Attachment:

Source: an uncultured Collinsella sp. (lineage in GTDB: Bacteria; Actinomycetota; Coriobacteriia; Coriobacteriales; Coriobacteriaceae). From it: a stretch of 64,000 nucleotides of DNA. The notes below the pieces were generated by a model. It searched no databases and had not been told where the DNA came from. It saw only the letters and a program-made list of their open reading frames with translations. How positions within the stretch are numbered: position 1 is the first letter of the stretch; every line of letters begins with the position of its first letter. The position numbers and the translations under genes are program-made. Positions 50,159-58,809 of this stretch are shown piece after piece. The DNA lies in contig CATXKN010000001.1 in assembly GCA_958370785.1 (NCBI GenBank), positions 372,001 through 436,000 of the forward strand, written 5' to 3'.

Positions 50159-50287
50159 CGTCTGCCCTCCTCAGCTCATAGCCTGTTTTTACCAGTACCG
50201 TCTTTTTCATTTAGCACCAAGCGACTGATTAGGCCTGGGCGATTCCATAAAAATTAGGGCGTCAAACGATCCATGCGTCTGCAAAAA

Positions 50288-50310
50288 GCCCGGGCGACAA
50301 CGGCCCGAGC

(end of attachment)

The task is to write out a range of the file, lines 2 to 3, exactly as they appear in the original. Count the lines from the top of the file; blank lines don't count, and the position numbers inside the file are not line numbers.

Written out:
Positions 50159-50287
50159 CGTCTGCCCTCCTCAGCTCATAGCCTGTTTTTACCAGTACCG